New Domestic Rentscape

A Critical Insight into Middle-class Housing






#Architecture #NewHousingIssues



Major Western cities are experiencing an increasingly unaffordable private rental market and the diffusion of the single person household as its typical dweller.
Since post-war times, the constant grow of rent prices did not match the stagnating trend of salaries. Already for Engels this was the inevitable trajectory of capitalist market economy, penalizing cash renters that have not found stability in the 70% majority of homeowners in Western democracies.
Looking at the long run of modernization as the history of privatization, it is possible to observe how the enclosures of land initiated in England in sixteenth century were coupled by a cultural process of individualization of the self –in terms of worship, labor, and quest for autonomous dwelling space.
This shift culminates in the modern industrial home, where a functionalized domestic sphere tends to separate places of privacy from the ones of social representation. For lower incomes this distinction collapses in the single room of the living-kitchen unit.
In order to combine the quest for privacy with necessary and optional collective spaces, several collective housing formats were conceived since the nineteenth century.
The hotel is the first housing typology and social technology conceived to host a community of strangers, capable to combine in a single building the generic space
of the room with collective and public services.
In the late 1920s urbanists and thinkers as Hilberseimer and Teige already proposed hotel-like residential models as the most efficient housing form for a future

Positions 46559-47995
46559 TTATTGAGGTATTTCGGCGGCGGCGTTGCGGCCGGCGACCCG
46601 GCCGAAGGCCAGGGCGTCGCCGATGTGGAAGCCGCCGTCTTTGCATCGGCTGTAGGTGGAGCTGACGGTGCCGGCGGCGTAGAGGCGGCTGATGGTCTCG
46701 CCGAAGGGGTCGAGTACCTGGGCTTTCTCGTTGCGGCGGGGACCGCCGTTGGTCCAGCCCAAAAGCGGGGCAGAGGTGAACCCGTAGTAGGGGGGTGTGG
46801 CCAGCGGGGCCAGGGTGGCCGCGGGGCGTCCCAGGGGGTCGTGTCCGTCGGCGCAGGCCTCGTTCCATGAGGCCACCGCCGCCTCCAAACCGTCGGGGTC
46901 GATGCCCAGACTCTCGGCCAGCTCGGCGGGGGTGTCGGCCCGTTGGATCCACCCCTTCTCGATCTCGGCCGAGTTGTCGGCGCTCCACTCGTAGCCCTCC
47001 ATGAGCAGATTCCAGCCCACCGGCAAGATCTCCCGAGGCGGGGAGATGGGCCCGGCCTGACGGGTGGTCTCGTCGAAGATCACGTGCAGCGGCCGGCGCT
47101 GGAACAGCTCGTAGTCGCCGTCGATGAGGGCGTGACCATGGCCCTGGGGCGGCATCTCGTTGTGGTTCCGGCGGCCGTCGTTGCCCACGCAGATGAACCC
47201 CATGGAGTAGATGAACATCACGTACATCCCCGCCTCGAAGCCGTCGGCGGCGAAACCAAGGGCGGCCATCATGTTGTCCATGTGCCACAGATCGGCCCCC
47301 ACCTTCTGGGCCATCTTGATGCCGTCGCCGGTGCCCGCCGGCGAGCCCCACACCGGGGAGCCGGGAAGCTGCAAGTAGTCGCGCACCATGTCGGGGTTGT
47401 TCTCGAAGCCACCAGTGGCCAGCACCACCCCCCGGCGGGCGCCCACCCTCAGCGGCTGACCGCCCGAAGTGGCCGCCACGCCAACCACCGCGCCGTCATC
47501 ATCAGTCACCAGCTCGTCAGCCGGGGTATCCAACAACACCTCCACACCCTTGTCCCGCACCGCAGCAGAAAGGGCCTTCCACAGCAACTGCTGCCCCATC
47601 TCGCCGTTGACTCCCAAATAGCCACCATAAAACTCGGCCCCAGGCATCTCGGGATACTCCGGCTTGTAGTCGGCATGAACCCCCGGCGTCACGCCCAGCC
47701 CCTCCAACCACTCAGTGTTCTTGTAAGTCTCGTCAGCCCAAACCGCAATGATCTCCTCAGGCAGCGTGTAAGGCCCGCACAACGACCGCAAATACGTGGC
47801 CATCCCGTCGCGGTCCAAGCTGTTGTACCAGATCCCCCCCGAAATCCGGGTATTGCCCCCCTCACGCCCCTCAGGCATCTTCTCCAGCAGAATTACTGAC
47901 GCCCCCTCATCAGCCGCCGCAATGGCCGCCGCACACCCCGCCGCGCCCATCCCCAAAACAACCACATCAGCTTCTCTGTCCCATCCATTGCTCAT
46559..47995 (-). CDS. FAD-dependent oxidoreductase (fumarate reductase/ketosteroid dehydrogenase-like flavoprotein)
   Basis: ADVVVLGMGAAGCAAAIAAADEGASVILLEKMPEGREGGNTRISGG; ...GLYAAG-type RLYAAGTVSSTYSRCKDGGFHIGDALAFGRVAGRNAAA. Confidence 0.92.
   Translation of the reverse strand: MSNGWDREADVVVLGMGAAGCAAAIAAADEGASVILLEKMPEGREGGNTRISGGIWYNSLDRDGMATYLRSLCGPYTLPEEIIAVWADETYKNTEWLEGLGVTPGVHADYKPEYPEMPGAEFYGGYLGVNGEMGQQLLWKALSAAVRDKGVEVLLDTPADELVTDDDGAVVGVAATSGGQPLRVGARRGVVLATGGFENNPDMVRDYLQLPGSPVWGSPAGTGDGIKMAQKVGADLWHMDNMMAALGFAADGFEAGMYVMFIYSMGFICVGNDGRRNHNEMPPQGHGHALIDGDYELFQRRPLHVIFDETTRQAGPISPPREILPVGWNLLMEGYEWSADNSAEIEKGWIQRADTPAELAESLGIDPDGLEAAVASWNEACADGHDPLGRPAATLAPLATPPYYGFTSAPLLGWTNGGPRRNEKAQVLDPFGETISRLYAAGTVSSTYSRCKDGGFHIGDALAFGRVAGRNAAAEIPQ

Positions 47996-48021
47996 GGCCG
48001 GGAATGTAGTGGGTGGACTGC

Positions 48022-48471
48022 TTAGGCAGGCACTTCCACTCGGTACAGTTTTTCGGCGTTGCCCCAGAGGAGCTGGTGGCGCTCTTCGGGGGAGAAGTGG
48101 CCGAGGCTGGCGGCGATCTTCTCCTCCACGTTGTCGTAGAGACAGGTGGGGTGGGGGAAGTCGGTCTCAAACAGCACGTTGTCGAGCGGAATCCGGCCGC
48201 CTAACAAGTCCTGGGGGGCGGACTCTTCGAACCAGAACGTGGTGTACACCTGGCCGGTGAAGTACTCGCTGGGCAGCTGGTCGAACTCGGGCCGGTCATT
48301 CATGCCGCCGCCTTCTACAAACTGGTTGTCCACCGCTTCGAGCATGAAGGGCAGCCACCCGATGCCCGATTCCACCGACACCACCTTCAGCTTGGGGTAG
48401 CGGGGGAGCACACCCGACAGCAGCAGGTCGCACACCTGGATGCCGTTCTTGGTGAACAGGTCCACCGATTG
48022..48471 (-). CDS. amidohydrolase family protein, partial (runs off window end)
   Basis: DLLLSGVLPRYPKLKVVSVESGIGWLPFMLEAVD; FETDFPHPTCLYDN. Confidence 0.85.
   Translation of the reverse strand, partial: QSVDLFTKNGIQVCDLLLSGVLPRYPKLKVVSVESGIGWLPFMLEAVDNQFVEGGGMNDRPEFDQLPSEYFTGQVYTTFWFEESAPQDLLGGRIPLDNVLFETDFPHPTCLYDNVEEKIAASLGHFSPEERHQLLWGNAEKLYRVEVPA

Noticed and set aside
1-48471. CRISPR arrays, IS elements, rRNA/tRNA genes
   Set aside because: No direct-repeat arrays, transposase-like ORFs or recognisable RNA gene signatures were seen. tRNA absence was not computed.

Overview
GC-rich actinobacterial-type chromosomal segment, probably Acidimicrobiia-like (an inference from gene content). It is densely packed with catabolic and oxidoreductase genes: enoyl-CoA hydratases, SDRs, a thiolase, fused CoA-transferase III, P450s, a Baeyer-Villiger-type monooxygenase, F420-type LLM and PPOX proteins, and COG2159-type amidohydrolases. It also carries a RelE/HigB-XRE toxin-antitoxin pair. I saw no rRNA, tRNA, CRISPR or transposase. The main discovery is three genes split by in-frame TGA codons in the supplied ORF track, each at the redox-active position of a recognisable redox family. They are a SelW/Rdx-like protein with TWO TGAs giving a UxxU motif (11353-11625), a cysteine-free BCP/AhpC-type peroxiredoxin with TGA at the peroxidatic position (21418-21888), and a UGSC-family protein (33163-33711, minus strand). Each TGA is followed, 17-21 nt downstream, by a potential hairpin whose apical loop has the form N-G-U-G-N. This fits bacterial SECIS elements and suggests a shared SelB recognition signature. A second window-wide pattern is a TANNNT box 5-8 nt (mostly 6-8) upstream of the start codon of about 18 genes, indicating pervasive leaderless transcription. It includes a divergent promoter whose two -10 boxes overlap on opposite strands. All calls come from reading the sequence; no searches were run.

egalitarian city. This would happen with the abolition of domestic unpaid labor through professional housekeeping, and the inclusion of services into the building.
In the digital era, co-living combines the principles of the hotel with the logics of sharing economy. Giving place to a hybrid model redefining the typical residential
mixed-use building.
This dissertation aims to investigate the transformative potential of the existing residential Italian real estate, and its capability to absorb new collective housing
models as co-living.
Banks, charities, insurances, and property companies rent thousands of units in Italian main cities, mainly located in central areas. Institutional landlords played a
key role during the twentieth Century in the simultaneous expansion of the middle-classes and the neighborhoods they inhabited.
Distributed in major Italian cities, and built between the 1920s and 1980s, these buildings share an ordinary character, as they were designed to embody the
values of domestic comfort and self-representation of the modern European middle-class. The case studies considered are entire buildings owned by a single landlord
–a rare feature in a private rental market almost monopolized by an archipelago of isolated individual-owned units.
Contemporary housing demand in Italy has radically changed from the previous generations both in socio-economic terms both in the cultural
understanding of comfort.
Major socio-economic shifts contributed to distance potential tenants from the available stock, provoking a dual mismatch between demand and offer. Firstly, an overall aging population of 6,3 millions of over-65 individuals is currently living alone, often in a house of five or more rooms. Secondly, sixty-six percent of the population
between 18 and 34 years old still lives with its parents.
If data and statistics suggest a mere quantitative solution –namely subdividing further the available stock– this research aims to investigate by means of
architectural design and spatialization the effective potential of the Italian middle-class housing stock.
The hypothesis is that a set of stress tests of downsizing on the residential unit can raise several open-ended questions. As the architectural limits to flexibility,
the financial limits to a ‘micro-unit’ housing stock, and the contested status of shared and collective space within the domestic.